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Hide the URL of an embedded video to prevent anyone from accessing the video outside of my domain



26 commentaires

  • Mike Curtis
    I am hoping someone can prove me wrong, but I do not believe it's possible to hide the URL in the html code. Once a video is on the web there are a number of ways people can "scrape" it--or even record it right off the screen and do what they will with it.

    I'm thinking the best way to control the access is via a password on your site. For example, to see the videos, your paid viewers would have to enter a password on the site (or page) that would give them access to the videos.

    Anyone know some more creative ways to protect your content?
  • samudranb
    That (password protect the video) I am already doing.

    But once someone has logged in, there is nothing to stop him from looking at the source, getting a list of all the URLs of the videos.. and just simply pass them around.

    If that were to happen, it would be catastrophic to my biz, since I am planning to make it almost completely video based.

    Could you please help me figure out how I can make piracy a little more complicated than that?

    Scraping / recording off the screen is not something I can avoid, so I am not even going to go there. But this surely can be avoided?

    PS: has this feature of domain control. Maybe we could have something similar here? E.g. make the video embeddable, but it can be played only at e.g. and not anywhere else (including

    That might solve the problem, and seems like a pretty great feature!!
  • Kelly Mullins
    The highest level of privacy using is the Authenticated level.

    When the Authenticated privacy level is applied to your video located within a Hidden folder, your customer must receive an email from you containing a link to the content.

    To view the content, the recipient must have a account (they can quickly create one for free). The email address used to create that account must match the email address on the invitation you send.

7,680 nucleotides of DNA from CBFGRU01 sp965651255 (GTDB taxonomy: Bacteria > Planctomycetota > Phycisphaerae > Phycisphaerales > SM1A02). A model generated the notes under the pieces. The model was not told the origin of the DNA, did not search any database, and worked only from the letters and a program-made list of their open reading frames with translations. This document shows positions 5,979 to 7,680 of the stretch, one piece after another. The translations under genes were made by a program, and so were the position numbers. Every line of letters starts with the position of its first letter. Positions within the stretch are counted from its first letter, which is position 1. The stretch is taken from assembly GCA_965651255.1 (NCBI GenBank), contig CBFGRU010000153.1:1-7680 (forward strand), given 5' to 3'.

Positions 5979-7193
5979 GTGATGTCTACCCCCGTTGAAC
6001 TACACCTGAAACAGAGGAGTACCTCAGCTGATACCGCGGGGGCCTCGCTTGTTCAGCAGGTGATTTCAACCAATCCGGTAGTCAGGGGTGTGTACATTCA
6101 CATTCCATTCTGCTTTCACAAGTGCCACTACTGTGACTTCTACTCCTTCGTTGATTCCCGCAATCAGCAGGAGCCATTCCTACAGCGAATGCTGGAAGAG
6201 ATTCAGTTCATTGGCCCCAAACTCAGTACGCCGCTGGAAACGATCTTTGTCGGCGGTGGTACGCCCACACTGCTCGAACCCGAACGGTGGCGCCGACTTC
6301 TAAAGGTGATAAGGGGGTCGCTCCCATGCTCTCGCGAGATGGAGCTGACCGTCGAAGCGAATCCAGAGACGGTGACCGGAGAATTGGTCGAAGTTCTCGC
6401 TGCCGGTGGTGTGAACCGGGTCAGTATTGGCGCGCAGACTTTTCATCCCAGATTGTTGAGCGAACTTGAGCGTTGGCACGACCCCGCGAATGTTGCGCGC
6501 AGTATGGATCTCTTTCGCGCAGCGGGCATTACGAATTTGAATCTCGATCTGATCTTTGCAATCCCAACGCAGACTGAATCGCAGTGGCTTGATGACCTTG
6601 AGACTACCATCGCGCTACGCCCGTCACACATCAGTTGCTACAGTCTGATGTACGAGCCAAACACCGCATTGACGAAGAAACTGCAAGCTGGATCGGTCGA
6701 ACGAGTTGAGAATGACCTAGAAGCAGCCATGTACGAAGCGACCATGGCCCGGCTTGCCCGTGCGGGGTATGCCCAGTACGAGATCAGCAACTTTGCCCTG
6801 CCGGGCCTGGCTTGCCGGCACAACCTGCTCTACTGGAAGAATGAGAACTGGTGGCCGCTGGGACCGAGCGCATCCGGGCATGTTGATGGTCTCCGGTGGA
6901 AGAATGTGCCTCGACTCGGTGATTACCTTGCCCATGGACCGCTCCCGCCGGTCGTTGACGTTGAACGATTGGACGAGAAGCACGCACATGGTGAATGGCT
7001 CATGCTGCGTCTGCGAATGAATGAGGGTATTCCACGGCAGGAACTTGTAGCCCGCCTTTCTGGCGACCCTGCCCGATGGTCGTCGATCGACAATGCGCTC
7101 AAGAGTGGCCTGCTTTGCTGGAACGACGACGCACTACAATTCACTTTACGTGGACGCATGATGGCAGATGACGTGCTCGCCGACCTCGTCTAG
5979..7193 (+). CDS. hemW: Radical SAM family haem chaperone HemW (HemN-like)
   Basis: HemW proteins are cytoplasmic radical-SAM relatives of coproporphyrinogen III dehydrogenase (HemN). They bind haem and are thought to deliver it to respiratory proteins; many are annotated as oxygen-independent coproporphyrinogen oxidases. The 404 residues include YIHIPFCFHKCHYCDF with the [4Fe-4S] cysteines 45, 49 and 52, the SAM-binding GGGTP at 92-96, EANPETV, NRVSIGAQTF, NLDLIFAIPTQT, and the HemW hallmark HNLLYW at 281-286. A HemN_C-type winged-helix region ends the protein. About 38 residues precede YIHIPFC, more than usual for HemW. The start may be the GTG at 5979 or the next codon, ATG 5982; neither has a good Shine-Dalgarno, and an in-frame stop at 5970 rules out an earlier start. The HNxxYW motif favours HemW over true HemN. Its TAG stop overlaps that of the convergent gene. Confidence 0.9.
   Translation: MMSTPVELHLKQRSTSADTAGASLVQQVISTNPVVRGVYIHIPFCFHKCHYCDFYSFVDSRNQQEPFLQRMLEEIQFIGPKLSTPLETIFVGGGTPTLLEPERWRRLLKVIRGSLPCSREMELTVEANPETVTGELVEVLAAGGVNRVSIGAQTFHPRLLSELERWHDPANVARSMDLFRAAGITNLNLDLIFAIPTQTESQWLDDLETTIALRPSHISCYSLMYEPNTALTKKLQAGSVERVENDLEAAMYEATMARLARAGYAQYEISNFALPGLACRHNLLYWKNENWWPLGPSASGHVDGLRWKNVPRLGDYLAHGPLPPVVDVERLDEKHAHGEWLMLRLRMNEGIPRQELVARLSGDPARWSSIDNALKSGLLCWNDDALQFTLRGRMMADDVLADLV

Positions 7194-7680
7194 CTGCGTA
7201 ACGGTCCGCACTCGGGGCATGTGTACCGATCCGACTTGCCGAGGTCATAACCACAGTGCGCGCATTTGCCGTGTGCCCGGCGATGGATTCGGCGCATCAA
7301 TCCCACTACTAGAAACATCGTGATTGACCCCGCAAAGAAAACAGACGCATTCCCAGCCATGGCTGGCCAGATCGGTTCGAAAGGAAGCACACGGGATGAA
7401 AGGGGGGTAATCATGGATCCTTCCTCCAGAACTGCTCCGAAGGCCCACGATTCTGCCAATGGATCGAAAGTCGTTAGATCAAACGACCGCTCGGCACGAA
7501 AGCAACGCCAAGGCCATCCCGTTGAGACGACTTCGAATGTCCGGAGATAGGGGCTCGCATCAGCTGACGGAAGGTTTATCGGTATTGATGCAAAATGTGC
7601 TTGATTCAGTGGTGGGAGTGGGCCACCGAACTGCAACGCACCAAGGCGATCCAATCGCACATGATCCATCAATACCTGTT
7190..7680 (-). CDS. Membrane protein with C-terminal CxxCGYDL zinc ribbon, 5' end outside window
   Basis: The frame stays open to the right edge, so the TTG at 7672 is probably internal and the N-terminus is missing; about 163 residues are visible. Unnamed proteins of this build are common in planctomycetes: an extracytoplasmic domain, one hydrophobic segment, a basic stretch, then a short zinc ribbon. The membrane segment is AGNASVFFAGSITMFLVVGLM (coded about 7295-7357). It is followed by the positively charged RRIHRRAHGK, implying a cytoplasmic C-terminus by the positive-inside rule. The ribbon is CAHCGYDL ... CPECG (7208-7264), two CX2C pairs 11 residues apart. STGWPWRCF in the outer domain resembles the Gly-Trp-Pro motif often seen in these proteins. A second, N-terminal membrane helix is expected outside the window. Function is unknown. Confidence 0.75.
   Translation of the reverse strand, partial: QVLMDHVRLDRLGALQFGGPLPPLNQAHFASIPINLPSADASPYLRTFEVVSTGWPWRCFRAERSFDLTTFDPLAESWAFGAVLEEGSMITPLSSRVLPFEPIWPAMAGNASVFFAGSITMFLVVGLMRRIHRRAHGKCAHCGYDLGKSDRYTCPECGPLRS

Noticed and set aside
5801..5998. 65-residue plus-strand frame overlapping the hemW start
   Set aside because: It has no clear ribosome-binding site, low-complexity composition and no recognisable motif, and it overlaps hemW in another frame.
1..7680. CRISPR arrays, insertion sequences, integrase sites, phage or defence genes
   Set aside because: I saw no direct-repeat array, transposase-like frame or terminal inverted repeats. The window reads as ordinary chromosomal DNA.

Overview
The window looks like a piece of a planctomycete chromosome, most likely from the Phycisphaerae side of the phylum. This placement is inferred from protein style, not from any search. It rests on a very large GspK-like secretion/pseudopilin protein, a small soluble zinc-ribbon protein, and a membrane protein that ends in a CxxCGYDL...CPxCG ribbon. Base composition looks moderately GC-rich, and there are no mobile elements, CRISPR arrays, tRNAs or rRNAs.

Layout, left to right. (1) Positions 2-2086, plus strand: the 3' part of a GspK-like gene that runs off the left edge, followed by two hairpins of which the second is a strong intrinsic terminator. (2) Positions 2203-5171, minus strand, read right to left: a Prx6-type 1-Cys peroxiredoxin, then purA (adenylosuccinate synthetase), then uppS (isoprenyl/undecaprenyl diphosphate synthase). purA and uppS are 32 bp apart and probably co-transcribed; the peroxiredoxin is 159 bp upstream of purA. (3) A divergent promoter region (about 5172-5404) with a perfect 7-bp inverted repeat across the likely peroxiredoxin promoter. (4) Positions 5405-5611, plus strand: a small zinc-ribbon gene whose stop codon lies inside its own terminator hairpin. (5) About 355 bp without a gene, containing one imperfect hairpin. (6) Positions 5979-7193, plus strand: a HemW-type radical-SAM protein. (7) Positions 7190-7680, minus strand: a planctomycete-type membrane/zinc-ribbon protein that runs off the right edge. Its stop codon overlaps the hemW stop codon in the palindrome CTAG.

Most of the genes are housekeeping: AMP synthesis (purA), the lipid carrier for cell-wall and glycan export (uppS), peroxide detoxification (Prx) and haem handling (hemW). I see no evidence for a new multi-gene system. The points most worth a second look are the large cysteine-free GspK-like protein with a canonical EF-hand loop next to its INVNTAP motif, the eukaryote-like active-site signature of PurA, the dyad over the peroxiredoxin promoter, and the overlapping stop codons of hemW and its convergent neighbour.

If the URL is copied and passed along to someone else, they will see a webpage with an error message - not your video.

    Additionally, an invitation can be revoked at any time rendering the link in that email invalid.

    While the viewer is in the Hidden folder, they cannot use the breadcrumbs at the top of the video to go back to the folder and view other content there - it is hidden from all viewers.

    It seems this might be a good solution for you. However, you would need to send out an email invitation to each person for each video.

    Keep in mind.. no video is totally free from being copied - there are lots of video recording applications out there that will allow people to record video if they choose to do so.

    However, and the Authenticated privacy level will give you a lot of control over who sees your video in an Ad free, professional environment (that you can personalize with your own corporate look if you have a pro account).

    You can read more about the privacy levels here:

    If you are using a Free account, keep in mind there are bandwidth usage limits that renew each month. If you have a lot of viewers, you might need to go Pro to ensure they can all view your content.

    For more information on bandwidth usage and, go to the Help Center topic on Bandwidth:

    Hope this helps,
  • samudranb
    Nope. That does not help.

    I know about the authenticated privacy setting, and unfortunately it is not feasible for me. The video HAS to be embedded in the content, as it has to be placed in context of the rest of the media material.
  • Fred W. Grover
    Hello samudranb,

    As Kelly stated above. When it comes to video or anything else online it is not 100 percent protected. If someone wants it they can get it. When embedding a video it will always show the embed code as far as I know there is no way to hide it.. What are you trying to embed this content into? I know this is not what you wanted to hear but, it is all I know unless someone can prove me wrong or give a different solution.
  • LornaEllisonGreenwoodOverbeck
    Even if you go to extremes to protect it, there are programs out there to record the screen, the webinar, etc. that will allow viewers to scrape the video (e.g., Camtasia!) Sorry, Samudranb - if it's out there, it's out there.
  • David M. Converse
    Hollywood has spent millions of dollars trying to stop people from copying videos and they have not been successful. There is not a technological way to prevent this if the viewer has control of the computer.